Help LED traffic lights

CoffinDodger

Speeding Up
Dec 4, 2008
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Tokyo
Recently I was involved in an accident. Basically I caused it, by crossing on red. However I was under the impression that once the light for traffic turned red, there was a 3-4 second delay before the pedestrian light went green. This is not the case.

It seems that the pedestrian light goes green within half a second of the road traffic light turning red.

I would have thought that the delay would vary according to the location??

Since I’m unable to ride at the moment, I have been checking every set of lights.

Is it the case that the newest type LED lights all have this zero tolerance delay?

Of course I saw the orange and tried to brake but these lights are at the bottom of a hill. Not much of an excuse I know, Ossifer.
 

Half-Fast Mike

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May 22, 2007
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Oh dear. I hope any injuries are minor and/or well-insured.

The delay depends very much on location. I read that during last week's Olympic congestion testing the police were adjusting the timing of hundreds of traffic lights around Tokyo; it's easy to envisage that leading to accidents among commuters and delivery drivers who are used to the unofficial 'grace period' at intersections on their accustomed routes.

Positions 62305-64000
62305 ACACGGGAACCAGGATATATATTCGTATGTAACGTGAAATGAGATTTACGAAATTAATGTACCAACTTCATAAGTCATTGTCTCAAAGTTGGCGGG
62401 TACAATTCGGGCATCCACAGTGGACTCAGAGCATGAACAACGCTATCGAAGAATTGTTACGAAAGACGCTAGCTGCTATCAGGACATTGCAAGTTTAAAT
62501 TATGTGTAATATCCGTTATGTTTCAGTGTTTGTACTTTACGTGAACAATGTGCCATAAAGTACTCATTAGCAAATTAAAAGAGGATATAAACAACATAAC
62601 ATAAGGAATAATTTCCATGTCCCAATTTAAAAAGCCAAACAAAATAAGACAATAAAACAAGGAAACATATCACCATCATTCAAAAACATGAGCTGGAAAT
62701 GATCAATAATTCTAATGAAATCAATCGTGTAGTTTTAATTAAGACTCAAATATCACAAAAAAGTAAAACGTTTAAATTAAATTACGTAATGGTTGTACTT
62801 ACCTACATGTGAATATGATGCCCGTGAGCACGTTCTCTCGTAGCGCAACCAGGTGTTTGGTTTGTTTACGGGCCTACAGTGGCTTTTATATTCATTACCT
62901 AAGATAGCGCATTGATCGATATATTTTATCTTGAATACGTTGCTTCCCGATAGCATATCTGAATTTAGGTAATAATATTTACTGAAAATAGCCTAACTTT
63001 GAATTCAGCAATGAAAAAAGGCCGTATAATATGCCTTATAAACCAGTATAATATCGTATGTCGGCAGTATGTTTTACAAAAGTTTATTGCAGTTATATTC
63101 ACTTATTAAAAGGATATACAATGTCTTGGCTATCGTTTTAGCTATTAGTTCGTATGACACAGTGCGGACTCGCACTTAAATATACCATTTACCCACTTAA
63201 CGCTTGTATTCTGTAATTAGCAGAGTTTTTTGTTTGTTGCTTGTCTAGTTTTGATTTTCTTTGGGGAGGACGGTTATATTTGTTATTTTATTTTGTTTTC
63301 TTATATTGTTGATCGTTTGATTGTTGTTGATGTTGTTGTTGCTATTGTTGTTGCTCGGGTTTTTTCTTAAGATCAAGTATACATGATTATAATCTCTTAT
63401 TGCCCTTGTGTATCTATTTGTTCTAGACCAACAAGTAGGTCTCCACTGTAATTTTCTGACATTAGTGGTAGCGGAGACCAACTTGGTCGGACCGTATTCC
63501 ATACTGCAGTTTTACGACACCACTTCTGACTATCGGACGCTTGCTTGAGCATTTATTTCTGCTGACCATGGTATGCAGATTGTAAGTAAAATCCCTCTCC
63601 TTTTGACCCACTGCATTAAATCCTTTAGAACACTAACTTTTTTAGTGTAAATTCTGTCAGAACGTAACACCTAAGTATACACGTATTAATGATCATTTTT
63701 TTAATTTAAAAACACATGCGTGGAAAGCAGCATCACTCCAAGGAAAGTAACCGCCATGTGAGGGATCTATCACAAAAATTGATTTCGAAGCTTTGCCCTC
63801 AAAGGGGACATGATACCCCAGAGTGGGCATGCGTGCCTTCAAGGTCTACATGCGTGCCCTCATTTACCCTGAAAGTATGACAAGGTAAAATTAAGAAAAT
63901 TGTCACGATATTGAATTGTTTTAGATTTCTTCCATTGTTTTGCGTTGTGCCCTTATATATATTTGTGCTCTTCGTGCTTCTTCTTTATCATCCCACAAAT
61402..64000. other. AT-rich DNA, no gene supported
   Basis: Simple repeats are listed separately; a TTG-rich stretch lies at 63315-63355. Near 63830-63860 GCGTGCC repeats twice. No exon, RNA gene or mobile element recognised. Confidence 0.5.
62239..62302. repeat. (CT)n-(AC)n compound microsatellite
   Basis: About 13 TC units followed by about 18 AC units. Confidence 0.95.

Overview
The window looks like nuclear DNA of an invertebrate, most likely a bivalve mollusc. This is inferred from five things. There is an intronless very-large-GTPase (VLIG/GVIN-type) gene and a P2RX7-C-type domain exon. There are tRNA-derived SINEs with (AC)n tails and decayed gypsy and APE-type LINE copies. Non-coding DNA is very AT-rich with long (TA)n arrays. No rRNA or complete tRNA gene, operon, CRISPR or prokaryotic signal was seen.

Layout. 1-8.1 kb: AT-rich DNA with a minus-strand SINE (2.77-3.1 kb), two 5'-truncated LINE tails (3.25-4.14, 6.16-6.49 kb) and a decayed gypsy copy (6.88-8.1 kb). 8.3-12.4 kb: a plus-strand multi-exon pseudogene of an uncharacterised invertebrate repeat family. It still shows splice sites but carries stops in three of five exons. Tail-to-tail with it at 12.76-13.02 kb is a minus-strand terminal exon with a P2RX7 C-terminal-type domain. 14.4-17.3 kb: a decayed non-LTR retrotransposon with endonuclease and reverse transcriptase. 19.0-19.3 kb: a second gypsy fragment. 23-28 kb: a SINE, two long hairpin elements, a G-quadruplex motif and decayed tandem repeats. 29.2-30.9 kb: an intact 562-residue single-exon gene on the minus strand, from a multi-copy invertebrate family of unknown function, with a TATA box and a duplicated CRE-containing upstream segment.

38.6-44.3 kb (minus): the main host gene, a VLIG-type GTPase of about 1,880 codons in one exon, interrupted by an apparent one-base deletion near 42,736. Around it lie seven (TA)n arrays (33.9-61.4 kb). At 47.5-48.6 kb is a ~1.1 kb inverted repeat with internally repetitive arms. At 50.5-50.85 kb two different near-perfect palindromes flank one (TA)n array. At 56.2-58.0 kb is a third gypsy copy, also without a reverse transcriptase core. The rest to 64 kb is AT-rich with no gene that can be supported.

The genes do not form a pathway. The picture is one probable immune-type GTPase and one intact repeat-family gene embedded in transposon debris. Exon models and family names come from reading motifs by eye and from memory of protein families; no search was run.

andywood

Maximum Pace
Apr 8, 2008
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Niigata
The regional tolerance also varies considerably.

Here in Niigata I cringe as I drive through a light as it turns red.

But look in the rear view mirror... and the next 3 cars follow me through.

Subsequently pedestrians, well me anyway, are more hesitant to step out into the road until they are sure the traffic has stopped.

Back in the UK tomorrow, where every light has a camera, so I'll have to be more careful.

Also 3 weeks of flicking on the wipers every time I turn a corner.

3 weeks is usually just the right learning time to ensure that I'll be doing the exact same when I return to Japan in 3 weeks time...

Andy
 

joewein

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Oct 25, 2011
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I'm not sure about the timing of the pedestrian lights, but for vehicular traffic I was under the impression the two sides were usually offset by 2 seconds, at least here in the Kanto area. This had been a pretty standard experience for me when waiting for my red light to change: Two seconds after the light for the cross traffic turns red, my light would turn green.

Also 3 weeks of flicking on the wipers every time I turn a corner.
I know the experience :D

Ironically, Japan adopted its indicator / wiper stalk arrangement from the UK (along with driving on the left) about a century ago, but then the UK changed to the continental way of indicator on the left / wiper on the right (around the 1970s/80s). I guess that way car manufacturers could keep the steering wheel assembly the same, regardless of which country they were building the car for.